Grayson: Fed played ‘Russian roulette’ with U.S. money
Former U.S. congressman Alan Grayson (D-FL) appeared on Countdown Monday evening to discuss how an audit of the Federal Reserve revealed the private bank giving $26 trillion to U.S and foreign banks without Congress’ authorization.
“For the first time in history, I’m talking the 100 year history of the Federal Reserve, they played favorites,” Grayson told host Keith Olbermann. “They said we’ll give a hundred billion to this institution, another hundred billion to this institution, and so on down the line, when you and I couldn’t even come close to accessing that kind of money of those terms.”
Grayson mentioned the leniency the Fed had with giving money to the banks.
“They lend out this money at 0.01 percent interest,” he said. “Go try to get a loan like that from your bank. It was corporate welfare, pure and simple, and what they were doing is they were playing around with the value of the money in your pocket, and the money in my pocket.”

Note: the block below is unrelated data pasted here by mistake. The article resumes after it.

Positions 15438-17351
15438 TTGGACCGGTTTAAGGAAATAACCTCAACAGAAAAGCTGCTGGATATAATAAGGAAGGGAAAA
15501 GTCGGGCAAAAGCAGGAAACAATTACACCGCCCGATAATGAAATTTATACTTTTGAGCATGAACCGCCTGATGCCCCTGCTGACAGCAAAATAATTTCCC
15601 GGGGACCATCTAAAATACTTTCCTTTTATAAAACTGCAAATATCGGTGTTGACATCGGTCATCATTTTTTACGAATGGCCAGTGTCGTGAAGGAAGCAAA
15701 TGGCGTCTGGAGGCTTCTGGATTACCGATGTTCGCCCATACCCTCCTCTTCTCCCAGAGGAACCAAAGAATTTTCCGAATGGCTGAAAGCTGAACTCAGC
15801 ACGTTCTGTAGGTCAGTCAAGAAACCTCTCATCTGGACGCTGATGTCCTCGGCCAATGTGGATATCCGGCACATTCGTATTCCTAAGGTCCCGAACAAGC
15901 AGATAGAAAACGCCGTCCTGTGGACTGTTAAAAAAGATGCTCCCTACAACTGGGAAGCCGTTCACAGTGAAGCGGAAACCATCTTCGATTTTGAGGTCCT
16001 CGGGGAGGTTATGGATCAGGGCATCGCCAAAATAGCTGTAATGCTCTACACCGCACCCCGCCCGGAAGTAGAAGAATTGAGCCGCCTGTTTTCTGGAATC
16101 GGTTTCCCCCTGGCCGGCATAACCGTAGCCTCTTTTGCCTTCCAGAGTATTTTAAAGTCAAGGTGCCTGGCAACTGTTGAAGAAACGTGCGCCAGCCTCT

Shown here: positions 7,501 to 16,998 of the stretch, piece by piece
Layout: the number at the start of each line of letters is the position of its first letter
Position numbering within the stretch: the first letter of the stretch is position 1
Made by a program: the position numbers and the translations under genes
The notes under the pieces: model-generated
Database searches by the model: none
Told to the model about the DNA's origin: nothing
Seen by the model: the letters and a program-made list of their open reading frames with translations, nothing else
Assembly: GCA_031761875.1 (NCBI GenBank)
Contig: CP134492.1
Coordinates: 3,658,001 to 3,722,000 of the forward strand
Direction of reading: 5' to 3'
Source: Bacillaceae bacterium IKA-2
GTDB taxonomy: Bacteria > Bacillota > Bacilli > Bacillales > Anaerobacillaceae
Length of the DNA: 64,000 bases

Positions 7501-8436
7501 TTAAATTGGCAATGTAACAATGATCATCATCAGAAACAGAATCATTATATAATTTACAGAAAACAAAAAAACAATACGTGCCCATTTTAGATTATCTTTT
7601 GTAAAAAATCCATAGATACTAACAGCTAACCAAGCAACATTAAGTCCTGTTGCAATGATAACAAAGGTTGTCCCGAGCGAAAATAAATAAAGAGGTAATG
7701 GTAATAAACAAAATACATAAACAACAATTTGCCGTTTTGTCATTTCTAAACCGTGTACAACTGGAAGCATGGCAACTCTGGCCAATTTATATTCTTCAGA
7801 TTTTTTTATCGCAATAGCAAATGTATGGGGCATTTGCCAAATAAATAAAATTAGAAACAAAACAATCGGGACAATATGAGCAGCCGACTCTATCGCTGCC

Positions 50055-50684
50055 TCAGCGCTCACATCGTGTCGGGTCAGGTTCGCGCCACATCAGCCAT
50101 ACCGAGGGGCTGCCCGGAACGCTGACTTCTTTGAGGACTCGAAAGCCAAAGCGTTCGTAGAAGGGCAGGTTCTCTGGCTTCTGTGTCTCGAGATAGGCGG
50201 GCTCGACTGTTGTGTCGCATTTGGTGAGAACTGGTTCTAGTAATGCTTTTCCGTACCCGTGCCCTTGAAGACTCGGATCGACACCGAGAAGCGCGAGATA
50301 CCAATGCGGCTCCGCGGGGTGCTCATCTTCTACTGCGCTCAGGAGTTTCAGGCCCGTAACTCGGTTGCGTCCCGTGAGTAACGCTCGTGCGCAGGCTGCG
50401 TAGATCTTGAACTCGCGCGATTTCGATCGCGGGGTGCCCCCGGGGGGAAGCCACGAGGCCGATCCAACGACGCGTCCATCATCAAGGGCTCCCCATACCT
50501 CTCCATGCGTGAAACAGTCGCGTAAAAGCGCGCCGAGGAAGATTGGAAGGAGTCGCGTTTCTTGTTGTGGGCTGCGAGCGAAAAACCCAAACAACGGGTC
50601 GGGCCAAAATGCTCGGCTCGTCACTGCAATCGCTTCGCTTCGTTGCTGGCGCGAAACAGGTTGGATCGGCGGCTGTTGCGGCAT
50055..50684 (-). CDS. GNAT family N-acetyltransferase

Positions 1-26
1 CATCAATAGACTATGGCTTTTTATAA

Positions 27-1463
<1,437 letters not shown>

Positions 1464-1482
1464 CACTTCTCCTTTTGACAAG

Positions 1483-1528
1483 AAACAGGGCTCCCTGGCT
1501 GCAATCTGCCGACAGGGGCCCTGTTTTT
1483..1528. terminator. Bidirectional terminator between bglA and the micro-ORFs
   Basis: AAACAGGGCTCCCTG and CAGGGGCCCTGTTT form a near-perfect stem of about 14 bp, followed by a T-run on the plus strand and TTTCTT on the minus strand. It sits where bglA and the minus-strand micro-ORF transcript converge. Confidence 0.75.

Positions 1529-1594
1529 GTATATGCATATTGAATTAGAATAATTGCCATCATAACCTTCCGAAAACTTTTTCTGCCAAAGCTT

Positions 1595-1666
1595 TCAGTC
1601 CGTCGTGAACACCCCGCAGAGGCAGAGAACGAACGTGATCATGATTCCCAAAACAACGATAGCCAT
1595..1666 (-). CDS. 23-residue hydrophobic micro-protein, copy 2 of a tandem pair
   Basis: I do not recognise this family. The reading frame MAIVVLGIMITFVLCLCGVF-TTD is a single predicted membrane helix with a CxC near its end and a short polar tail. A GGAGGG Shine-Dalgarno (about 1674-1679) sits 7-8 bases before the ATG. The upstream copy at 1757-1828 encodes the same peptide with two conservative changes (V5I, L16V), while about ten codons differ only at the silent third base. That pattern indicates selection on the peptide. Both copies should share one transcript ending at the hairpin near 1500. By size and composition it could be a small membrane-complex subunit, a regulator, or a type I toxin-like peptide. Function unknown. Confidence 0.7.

“They were taking the U.S dollars and playing Russian Roulette with it, giving it out in enormous staggering sums in the hope that they might get it back. They did get most of it back, but what about next time.”
He added: “The regional banks of the Fed are actually populated and controlled by the local banks. And all of these bailouts were actually administered by the Federal Reserve bank of New York, which has on its board many Wall Street executives. I’m talking about current Wall Street executives. Not the Tim Geithers of the world, the people who used to be or in the future will work for Wall Street, but the current Wall St. executives on the board making decisions on who would get what themselves.”
The Government Accountability Office revealed that the Fed gave out over $16 trillion to U.S. and international financial institutions between 2007 and 2010 without revealing to Congress. Another $10 trillion was given out to foreign institutions in currency swaps.
WATCH: Video from Current TV, which was broadcast on November 28, 2011.